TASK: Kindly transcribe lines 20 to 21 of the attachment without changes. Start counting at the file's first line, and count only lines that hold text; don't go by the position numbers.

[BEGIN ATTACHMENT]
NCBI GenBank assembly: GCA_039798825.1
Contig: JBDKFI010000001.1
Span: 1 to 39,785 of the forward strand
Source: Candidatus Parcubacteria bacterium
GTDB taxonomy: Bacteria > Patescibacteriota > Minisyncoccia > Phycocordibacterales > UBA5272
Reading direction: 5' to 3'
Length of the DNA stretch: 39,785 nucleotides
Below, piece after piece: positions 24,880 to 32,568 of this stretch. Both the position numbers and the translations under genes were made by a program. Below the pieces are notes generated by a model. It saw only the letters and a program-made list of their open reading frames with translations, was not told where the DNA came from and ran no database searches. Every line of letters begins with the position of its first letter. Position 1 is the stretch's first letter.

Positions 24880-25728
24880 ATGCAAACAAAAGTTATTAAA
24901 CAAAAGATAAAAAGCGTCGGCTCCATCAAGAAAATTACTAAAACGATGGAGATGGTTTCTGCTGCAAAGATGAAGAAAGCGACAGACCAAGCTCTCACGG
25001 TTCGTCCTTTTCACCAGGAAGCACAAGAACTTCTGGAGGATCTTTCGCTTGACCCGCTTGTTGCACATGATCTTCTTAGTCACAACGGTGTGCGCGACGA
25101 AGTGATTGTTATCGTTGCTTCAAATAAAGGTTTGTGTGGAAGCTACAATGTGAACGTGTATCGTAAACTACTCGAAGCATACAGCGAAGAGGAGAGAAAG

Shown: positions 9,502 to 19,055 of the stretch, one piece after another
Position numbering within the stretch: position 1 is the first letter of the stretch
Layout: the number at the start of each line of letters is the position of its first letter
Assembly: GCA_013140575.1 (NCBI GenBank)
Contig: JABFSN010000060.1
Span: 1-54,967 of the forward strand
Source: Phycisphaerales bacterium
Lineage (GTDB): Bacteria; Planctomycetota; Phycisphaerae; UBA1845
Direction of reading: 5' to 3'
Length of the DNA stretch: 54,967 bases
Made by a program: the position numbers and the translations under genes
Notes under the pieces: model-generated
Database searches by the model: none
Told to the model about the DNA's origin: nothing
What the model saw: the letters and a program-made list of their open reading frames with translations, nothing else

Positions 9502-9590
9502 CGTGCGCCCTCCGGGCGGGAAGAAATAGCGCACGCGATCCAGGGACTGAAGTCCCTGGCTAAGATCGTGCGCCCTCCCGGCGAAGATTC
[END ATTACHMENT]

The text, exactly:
Source: Phycisphaerales bacterium
Lineage (GTDB): Bacteria; Planctomycetota; Phycisphaerae; UBA1845